Boxing promoters have perpetually gone after amateur boxers in an attempt to get them to skip the Olympic route. For years, promoters have used everything from Muhammad Ali throwing his gold medal into the Ohio River to the image of Roy Jones Jr. standing next to a ref as he lifted the arm of Park Si-Hun in the Seoul Olympics (considered by many as one of the most corrupt moments in Olympic history) as examples of the unimportance of the Olympics in the arc of one’s career. More recently, promoters simply need to run off the names of top boxers who didn’t need an Olympic medal to succeed as a pro — Manny Pacquiao, Miguel Cotto, Juan Manuel Marquez, Adrien Broner, Timothy Bradley — to prove that participating in the Olympics is as useful as an iPhone 3GS. After Athens 2004, USA Boxing had been able to say to every American who has thought about joining them: “Look at Andre Ward’s career, and we’ll show you how Ward benefited from being in the Olympics.” But when a country goes through an entire Olympics as the United States did at London 2012 and returns without a single medal, the sell gets difficult. Tyson is doing nothing different from any other promoter in the game since boxing became a free enterprise for promotion and hype. Boxing promoters from Butch Lewis to Bob Arum have always “poached” boxers they feel can make them money sooner rather than later. It’s their way of building a relationship with a boxer before anyone else has the chance. That’s kinda always been part of the (shady) business side of boxing. For USA Boxing to start bitching now is laughable. It reeks of an organization that is panicking. It’s so not a good look for them.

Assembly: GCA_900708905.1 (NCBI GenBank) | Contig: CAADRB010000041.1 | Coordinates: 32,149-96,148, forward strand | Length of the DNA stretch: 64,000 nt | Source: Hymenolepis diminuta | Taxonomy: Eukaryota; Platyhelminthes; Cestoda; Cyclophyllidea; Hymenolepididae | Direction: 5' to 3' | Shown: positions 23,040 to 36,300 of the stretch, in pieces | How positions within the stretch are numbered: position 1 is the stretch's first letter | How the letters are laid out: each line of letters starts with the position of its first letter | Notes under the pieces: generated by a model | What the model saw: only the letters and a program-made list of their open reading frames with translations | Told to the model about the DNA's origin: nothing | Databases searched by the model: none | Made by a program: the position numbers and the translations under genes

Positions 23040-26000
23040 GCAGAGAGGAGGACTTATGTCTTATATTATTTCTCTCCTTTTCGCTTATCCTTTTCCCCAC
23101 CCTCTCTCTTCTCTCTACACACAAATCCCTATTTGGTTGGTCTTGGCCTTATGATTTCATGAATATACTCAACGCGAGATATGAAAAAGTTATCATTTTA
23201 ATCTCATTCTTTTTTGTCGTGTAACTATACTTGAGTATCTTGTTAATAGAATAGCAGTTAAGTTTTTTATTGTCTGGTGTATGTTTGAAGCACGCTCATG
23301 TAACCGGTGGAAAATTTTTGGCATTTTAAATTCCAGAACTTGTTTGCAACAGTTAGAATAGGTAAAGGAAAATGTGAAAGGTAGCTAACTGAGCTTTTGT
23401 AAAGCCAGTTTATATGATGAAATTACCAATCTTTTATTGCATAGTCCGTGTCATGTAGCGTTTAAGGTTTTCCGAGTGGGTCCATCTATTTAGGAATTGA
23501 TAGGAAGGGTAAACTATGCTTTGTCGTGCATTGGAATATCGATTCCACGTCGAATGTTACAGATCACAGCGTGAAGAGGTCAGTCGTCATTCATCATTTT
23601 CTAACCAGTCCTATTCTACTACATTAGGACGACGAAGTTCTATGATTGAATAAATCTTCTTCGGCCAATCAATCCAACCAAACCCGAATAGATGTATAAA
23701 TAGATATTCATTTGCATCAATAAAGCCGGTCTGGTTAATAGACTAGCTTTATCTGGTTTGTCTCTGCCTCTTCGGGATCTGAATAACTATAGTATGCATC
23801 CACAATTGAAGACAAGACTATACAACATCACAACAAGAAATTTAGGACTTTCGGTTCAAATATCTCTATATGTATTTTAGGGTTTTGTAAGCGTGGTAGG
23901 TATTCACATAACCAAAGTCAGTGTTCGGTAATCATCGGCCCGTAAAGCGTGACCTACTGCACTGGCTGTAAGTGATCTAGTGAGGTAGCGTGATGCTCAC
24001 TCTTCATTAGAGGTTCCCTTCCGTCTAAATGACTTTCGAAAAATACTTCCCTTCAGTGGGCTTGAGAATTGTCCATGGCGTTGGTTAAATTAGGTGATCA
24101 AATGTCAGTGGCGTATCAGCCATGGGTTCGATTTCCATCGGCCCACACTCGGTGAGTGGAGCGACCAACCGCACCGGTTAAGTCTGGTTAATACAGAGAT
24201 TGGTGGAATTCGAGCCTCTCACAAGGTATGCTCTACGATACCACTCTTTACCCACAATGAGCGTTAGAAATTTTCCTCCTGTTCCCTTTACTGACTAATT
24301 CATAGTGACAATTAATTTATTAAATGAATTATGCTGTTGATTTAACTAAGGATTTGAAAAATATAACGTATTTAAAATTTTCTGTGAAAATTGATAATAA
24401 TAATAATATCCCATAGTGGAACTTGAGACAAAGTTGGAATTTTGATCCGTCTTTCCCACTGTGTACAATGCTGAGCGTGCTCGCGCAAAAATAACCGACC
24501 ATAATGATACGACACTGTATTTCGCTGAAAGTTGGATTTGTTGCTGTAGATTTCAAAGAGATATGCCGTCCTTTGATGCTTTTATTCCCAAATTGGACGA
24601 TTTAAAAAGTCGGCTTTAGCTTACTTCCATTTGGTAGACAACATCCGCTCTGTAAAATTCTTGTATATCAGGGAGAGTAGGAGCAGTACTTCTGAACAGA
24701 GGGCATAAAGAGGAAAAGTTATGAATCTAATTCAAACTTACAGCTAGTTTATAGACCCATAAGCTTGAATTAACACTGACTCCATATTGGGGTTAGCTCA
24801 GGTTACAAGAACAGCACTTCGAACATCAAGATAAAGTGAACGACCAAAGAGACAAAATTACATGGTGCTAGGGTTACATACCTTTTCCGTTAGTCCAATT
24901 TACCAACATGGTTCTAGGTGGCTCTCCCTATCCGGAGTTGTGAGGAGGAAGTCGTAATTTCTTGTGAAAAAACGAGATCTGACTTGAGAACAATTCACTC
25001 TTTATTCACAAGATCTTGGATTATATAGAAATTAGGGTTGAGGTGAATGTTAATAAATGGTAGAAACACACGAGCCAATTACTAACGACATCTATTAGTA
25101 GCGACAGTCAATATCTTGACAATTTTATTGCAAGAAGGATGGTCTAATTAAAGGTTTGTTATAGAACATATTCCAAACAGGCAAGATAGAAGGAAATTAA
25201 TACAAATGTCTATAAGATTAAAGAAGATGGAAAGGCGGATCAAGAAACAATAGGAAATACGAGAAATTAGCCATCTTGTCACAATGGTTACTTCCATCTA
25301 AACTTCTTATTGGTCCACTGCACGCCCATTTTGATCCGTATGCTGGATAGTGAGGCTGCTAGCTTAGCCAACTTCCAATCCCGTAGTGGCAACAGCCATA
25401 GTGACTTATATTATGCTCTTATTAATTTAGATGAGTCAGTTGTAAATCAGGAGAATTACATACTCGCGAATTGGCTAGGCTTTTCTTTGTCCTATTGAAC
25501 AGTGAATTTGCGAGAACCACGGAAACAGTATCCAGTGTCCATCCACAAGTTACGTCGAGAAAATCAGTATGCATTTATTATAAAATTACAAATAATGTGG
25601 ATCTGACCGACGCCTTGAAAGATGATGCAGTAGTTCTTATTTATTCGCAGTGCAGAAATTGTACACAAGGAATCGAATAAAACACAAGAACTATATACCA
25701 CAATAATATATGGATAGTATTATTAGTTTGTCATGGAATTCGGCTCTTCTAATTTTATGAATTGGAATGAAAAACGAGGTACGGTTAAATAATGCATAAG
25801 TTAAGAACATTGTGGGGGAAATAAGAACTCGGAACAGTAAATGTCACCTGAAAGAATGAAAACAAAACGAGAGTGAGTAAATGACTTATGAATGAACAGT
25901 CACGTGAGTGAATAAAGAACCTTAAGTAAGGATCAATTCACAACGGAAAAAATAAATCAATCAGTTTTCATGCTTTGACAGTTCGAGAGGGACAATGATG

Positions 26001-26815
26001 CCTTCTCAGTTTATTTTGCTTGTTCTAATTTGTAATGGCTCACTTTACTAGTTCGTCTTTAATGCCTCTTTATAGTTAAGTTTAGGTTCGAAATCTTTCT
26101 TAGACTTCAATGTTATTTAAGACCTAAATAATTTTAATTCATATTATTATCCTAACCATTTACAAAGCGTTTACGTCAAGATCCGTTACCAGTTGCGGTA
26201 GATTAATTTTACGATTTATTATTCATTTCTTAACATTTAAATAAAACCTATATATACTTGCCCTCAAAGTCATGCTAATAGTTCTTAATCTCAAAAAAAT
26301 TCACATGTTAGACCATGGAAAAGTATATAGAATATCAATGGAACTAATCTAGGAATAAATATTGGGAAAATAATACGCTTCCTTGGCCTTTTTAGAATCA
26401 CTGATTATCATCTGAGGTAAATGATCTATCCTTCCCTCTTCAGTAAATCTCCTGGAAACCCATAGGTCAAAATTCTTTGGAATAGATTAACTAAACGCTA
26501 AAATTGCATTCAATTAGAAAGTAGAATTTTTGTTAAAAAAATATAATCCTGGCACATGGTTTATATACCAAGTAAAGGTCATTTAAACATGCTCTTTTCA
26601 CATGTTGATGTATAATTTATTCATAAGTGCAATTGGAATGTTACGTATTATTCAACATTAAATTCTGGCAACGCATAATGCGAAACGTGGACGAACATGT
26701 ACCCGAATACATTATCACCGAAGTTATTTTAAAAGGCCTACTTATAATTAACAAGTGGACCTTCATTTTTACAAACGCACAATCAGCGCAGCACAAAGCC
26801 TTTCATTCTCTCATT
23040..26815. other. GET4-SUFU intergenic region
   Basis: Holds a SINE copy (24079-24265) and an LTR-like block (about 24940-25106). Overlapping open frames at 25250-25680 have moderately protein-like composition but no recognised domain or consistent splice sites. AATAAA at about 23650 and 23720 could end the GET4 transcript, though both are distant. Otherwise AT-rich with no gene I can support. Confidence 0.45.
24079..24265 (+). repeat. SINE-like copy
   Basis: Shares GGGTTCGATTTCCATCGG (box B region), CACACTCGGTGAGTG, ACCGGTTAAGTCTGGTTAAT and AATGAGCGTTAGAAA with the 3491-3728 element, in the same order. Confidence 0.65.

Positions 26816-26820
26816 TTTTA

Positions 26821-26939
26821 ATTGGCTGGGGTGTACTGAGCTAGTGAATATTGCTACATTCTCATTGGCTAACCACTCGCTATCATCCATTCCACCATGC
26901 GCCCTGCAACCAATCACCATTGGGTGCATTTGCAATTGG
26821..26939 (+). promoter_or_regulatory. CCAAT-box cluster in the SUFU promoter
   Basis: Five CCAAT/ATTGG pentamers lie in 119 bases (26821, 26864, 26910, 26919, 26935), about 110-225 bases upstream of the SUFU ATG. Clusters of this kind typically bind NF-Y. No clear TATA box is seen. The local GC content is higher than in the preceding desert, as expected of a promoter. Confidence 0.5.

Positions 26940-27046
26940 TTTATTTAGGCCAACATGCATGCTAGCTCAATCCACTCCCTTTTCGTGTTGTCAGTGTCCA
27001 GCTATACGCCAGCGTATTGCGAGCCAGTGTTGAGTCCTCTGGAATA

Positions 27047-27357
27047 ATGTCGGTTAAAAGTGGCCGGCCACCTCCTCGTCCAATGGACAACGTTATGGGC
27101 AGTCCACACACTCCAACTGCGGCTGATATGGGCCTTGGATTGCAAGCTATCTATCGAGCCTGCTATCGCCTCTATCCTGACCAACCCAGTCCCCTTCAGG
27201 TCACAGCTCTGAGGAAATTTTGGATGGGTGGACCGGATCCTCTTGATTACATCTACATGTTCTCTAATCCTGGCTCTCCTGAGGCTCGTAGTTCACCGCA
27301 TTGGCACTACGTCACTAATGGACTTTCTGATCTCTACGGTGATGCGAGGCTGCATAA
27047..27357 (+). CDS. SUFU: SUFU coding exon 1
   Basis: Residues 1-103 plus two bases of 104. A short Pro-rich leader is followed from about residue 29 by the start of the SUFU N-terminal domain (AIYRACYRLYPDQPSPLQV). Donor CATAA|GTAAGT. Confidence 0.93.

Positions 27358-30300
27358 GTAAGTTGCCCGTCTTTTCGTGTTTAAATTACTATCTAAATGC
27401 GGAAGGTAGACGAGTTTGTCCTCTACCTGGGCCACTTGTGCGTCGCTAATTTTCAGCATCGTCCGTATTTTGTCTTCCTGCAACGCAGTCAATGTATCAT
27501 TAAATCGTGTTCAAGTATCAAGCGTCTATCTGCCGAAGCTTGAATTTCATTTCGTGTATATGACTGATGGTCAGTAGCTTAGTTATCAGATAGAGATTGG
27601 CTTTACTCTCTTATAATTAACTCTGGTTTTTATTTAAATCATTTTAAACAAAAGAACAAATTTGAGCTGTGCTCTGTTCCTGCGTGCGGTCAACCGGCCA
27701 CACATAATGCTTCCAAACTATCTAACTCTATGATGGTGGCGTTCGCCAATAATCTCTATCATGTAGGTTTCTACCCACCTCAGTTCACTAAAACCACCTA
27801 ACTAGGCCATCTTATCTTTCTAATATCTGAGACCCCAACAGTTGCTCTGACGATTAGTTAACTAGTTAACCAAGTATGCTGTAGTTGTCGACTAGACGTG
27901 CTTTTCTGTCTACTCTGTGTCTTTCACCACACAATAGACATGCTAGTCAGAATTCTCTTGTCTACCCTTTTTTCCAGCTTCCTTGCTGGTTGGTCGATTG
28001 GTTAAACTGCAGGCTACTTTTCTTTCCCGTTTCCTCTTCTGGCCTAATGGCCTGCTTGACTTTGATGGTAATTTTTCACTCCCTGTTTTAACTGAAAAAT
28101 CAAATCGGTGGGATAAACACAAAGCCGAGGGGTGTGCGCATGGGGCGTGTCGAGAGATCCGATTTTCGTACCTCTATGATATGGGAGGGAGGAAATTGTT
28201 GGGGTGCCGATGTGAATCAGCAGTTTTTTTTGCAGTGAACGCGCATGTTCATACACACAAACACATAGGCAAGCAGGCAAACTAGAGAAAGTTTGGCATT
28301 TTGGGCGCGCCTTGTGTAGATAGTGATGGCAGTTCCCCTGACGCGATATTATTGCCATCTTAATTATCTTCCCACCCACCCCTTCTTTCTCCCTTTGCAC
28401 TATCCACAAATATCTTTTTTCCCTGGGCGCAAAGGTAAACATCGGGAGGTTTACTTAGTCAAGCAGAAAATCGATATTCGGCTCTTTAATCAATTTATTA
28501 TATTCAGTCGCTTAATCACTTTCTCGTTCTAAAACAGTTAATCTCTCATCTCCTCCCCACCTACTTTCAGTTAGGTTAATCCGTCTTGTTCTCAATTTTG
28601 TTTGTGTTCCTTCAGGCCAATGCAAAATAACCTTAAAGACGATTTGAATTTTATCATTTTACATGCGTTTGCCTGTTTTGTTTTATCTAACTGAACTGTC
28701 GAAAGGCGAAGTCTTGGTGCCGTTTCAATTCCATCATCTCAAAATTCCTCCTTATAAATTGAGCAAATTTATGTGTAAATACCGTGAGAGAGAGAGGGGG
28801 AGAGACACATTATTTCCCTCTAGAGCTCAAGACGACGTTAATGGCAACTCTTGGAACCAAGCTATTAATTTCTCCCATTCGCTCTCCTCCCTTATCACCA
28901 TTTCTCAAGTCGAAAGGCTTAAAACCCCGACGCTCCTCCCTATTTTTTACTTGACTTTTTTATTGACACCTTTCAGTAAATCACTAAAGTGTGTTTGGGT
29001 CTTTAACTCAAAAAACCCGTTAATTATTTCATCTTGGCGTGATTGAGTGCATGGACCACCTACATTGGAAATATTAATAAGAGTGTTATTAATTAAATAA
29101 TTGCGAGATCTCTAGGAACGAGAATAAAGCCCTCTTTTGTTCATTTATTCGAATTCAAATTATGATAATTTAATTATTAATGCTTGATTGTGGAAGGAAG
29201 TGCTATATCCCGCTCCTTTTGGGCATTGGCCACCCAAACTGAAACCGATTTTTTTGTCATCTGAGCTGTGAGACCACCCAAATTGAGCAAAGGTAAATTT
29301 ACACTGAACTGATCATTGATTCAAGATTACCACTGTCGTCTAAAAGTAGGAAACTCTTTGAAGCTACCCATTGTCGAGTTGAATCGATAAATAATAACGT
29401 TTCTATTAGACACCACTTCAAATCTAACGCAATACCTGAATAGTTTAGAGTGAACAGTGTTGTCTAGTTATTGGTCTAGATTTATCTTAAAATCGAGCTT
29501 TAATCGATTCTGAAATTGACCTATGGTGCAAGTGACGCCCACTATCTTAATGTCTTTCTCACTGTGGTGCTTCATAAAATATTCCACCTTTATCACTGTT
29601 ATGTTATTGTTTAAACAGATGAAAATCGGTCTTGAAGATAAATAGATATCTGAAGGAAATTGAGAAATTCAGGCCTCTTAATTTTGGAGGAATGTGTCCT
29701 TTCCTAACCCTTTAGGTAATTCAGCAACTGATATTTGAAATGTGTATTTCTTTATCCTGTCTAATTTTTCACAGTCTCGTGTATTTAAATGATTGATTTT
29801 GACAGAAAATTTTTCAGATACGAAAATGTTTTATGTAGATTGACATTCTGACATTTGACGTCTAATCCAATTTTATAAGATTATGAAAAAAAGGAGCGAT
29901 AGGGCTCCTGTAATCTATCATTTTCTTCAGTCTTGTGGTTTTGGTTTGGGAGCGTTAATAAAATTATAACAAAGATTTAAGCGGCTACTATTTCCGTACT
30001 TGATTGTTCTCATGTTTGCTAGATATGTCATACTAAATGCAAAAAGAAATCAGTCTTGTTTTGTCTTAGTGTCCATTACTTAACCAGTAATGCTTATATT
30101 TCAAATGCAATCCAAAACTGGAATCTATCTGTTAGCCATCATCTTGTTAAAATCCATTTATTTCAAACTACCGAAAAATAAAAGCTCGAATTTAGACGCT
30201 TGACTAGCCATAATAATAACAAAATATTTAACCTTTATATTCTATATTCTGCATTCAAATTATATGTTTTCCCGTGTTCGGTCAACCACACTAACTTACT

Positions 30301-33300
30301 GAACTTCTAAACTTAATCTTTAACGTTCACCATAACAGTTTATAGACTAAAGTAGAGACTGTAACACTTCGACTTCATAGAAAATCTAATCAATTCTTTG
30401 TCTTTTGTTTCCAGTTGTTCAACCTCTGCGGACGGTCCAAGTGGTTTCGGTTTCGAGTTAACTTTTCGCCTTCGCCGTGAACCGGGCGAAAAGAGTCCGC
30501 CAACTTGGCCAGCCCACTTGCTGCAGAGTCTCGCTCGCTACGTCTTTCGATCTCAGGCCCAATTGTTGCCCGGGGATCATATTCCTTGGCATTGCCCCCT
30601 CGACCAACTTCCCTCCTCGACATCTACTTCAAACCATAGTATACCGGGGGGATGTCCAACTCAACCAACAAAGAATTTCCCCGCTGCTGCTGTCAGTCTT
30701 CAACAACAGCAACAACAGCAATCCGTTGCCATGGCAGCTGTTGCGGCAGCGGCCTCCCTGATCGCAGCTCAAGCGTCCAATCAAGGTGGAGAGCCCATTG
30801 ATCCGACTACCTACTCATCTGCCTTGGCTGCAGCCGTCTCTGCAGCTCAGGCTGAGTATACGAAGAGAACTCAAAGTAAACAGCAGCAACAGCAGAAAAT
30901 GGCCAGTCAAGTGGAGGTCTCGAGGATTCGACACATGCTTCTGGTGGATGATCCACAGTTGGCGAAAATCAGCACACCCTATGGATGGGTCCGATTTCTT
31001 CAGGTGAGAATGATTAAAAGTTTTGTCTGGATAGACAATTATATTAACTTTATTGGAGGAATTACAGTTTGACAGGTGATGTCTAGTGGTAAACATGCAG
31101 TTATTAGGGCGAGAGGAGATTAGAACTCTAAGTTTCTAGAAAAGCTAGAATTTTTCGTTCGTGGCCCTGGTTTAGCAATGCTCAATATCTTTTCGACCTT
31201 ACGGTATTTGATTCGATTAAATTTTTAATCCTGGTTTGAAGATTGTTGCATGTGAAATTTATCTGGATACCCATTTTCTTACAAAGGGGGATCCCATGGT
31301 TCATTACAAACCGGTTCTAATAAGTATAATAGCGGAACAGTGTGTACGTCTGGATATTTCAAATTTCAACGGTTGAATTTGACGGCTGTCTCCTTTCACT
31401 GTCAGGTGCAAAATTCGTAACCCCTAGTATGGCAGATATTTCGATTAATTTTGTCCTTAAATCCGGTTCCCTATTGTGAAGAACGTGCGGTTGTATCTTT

Presidents Cup: USA takes big lead into singles play